From 2004-OCTOBER to DECEMBER
Background information on many aspects of abortion is found in individual essays, e.g.
abortion methods, and
syndrome. Information about the
use of stem cells is elsewhere.
|2004-OCT-14: FL: "Right to Know"
law's unconstitutionality confirmed: The 4th U.S. District Court of
Appeals confirmed a lower court ruling that the "Right to Know" law is
unconstitutional. Judge W. Matthew Stevenson wrote that the law "imposed
significant obstacles and burdens upon the pregnant woman which
improperly intrude upon the exercise of her choice between abortion and
childbirth. The law would have required doctors to inform their clients
about the risks of having an abortion, and to give them a state-produced
flyer on alternatives to abortion. Carrie Gordon-Earll, a
bioethics analyst for the Fundamentalist Christian group, Focus on the
Family, said: "Florida's Woman's Right to Know law provides uniform
counseling content to ensure that every woman receives the same
scientifically accurate information about her pregnancy and all of her
choices. For years, abortion advocates have fought these laws because
they know that an informed woman is more likely to reject abortion. This
is another case of the patriarchal pro-abortion movement denying women
accurate information. If you entrust women with access to abortion, at
the very least you should trust them with the information they need to
make a decision they can live with."|
|2004-OCT-22: USA: Pro-life group recommends severing ties with
Girl Guides: According to the Massachusetts Family Institute (MFI),
the American Life League (ALL) is recommending that families and groups
sever all ties with the Girl Scouts. ALL surveyed Girl Scout councils
across the U.S. and found that one in five had some sort of relationship
with Planned Parenthood. MFI is also critical of the Girl Scouts because
they do not ban lesbians from the organization.
|2004-OCT-29: MD: Woman attempted to
immolate herself: A woman in Berwyn Heights, MD, doused herself with
gasoline in the vicinity of an abortion clinic. A police officer
extinguished the flames, but she was burned over much of her body. She
was hospitalized in critical condition. An envelope was found in her car
with the word "Kerry" written on it. It may have been intended
for the Democratic presidential candidate. 3|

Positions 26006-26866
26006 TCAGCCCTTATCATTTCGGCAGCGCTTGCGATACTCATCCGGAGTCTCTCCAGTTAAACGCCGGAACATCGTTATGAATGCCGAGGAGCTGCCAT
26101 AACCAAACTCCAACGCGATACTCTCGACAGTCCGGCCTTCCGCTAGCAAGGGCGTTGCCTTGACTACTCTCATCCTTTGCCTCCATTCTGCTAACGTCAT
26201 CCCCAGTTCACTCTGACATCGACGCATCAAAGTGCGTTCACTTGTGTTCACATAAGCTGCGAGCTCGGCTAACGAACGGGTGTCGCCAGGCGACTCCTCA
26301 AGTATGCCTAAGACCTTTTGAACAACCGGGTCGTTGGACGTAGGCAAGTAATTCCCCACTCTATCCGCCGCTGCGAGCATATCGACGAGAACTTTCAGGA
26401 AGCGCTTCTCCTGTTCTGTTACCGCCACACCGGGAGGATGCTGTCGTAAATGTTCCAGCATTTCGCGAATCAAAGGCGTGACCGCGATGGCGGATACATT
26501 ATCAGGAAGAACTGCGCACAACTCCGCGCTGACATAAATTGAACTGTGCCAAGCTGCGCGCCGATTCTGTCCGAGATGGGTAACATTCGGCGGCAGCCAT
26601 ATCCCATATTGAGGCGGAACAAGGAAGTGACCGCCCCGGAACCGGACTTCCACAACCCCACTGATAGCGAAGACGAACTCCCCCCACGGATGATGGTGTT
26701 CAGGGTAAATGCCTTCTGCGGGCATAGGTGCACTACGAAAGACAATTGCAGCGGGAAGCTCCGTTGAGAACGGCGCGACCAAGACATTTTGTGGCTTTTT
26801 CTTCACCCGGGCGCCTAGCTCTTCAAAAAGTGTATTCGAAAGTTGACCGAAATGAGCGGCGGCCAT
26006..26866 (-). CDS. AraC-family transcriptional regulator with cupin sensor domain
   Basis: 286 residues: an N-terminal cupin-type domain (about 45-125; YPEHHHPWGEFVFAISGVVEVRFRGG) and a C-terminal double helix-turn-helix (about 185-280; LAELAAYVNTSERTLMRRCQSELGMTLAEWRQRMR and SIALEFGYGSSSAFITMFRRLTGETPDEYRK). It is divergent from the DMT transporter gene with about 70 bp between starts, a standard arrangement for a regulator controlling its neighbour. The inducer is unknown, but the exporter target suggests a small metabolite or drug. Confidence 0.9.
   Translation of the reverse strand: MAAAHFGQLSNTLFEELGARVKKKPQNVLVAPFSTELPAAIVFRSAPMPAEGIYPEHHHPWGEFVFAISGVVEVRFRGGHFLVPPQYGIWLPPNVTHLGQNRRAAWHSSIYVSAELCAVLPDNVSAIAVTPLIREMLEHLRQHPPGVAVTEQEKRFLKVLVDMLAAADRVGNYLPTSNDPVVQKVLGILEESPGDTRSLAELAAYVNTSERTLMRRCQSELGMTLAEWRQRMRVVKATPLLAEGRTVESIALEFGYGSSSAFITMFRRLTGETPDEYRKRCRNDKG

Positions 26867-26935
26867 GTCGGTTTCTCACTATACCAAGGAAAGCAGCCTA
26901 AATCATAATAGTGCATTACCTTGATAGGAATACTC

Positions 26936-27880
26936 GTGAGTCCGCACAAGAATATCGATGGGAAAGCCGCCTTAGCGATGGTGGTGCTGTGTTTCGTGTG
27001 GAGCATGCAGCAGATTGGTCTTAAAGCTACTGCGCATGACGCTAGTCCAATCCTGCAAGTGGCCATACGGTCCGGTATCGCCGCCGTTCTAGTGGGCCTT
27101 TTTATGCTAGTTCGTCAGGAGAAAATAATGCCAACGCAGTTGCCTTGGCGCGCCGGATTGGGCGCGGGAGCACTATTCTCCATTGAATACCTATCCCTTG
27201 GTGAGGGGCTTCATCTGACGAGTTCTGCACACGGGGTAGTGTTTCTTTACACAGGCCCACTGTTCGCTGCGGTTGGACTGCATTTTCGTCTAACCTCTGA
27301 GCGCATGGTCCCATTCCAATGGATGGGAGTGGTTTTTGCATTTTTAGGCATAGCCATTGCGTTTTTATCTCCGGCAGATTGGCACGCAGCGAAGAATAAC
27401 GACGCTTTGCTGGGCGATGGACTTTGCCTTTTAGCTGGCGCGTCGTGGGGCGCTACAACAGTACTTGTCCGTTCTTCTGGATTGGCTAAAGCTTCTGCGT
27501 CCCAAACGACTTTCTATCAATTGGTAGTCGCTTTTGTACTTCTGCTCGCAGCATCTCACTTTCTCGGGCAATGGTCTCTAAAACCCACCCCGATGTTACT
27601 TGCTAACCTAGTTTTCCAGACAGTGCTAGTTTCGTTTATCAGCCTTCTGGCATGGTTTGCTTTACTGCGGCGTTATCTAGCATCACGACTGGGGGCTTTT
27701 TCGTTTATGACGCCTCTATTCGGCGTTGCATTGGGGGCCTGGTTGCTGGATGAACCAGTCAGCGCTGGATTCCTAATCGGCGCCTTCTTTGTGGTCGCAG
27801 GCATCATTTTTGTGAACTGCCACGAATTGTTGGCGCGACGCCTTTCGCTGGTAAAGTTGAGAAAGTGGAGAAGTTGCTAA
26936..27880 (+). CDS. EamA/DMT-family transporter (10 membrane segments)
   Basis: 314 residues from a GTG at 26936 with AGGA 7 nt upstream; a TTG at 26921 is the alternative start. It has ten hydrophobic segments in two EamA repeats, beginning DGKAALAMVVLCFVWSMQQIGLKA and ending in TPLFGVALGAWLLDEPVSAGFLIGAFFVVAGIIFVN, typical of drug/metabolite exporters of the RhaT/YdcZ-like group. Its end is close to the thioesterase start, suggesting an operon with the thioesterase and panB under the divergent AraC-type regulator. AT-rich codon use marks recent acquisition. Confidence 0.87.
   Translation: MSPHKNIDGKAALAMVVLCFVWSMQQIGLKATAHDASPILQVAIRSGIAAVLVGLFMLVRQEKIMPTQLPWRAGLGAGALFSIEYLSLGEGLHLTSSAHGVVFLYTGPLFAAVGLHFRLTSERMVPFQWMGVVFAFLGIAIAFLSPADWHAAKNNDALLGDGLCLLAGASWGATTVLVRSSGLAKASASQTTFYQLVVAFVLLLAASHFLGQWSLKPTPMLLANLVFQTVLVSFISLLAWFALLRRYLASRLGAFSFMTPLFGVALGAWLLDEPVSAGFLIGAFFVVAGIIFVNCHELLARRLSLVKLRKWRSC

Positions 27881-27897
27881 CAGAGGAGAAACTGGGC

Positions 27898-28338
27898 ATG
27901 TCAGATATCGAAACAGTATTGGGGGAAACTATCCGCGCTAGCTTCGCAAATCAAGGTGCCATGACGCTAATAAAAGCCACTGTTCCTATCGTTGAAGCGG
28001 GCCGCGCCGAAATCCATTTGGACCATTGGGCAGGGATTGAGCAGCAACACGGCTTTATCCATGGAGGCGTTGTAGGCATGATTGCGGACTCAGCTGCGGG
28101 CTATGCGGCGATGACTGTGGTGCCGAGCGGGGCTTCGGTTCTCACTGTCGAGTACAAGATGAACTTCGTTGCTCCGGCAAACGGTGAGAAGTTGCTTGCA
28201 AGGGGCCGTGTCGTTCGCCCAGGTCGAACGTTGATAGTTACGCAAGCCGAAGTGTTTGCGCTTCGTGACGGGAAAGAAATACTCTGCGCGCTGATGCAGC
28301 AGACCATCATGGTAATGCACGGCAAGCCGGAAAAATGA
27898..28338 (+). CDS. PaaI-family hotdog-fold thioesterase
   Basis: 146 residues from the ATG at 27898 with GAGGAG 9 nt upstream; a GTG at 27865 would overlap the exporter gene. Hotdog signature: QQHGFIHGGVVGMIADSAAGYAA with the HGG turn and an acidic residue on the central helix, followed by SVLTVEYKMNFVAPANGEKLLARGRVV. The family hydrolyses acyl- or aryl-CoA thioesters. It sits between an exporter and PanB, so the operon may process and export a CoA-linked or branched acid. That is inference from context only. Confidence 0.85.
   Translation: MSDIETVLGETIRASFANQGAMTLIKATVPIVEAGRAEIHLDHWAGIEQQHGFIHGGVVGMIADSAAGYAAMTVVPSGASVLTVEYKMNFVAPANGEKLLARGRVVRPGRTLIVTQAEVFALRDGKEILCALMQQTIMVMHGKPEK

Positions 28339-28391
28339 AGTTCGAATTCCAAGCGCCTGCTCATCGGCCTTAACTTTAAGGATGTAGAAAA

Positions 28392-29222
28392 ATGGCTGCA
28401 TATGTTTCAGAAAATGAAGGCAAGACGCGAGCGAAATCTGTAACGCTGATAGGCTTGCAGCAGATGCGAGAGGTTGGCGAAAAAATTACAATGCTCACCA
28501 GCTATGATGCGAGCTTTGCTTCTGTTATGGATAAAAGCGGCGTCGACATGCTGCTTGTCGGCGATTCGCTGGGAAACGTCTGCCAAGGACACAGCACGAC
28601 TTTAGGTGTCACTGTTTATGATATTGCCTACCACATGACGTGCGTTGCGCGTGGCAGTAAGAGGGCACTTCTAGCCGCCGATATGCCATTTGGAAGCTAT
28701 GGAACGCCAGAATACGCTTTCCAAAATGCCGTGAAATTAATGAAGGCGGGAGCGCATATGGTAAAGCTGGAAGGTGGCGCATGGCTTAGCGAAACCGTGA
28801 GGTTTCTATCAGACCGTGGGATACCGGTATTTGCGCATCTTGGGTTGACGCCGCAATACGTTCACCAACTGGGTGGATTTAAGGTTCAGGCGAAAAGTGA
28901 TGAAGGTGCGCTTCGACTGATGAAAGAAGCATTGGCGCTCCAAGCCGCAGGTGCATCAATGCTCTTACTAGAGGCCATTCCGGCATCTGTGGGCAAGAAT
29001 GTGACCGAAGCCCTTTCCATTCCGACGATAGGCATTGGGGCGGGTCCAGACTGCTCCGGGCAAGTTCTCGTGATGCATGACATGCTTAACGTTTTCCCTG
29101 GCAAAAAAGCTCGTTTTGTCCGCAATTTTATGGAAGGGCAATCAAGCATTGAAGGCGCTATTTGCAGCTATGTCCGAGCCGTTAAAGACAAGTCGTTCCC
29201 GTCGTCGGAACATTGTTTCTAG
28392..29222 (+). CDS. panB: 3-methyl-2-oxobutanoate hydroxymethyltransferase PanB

|2004-NOV-13: USA: Senator Arlen Specter to
head Judiciary Committee: Senator Specter (R-PA) is set to become
the head of the Judiciary Committee. This may turn out to be a position
of greater influence over the future of the United States than any other
person other than President Bush himself. It is this committee which
receives and initially processes nominations for new Supreme Court
justices. Any review of Roe v. Wade at this time would probably produce
a 5:4 split in favor of its retention. But Chief Justice Rhenquist has
major health problems and is expected to resign shortly. Replacing him
with a person with a similar political philosophy to Justices Scalia and
Thomas would probably result in the overturning of Roe v. Wade by a 5:4
vote. These justices view the U.S. Constitution as an enduring document: Justice Scalia, and other conservative
judges, agrees with this position. They are often referred to as "strict
constructionists." They interpret a legal document as meaning
"today not what current society (much less the Court) thinks it ought to
mean, but what it meant when it was adopted."
Viewing the Bill of Rights and
the rest of the U.S. Constitution as an enduring document requires that
the courts consider the century in which the text was actually written.
They interpret the text within the belief systems of that time.
President Bush has indicated that he will look for new justices similar
to Justice Scalia and Thomas. He will probably have the opportunity to
nominate about 4 justices during his 2004-2008 term.
More information. 5|
|2004-DEC-06: MT: State bill would have
death certificates issued after abortions: |
A new member of the Montana House, Rep.-elect Roger Koopman (R- Bozeman)
has sponsored a bill that would require death certificates to be filed
after each abortion in the state. He said: "It's a small way for our
society to acknowledge that a life did exist, even if they didn't get to
see a sunrise or blow out a birthday candle." He hopes that this
will cause some women seeking an abortion to reconsider their decision.
Some pro-choice supporters advocates called the bill "mean-spirited"
and predicted it will not become law. Jessica Rhoades, spokesperson for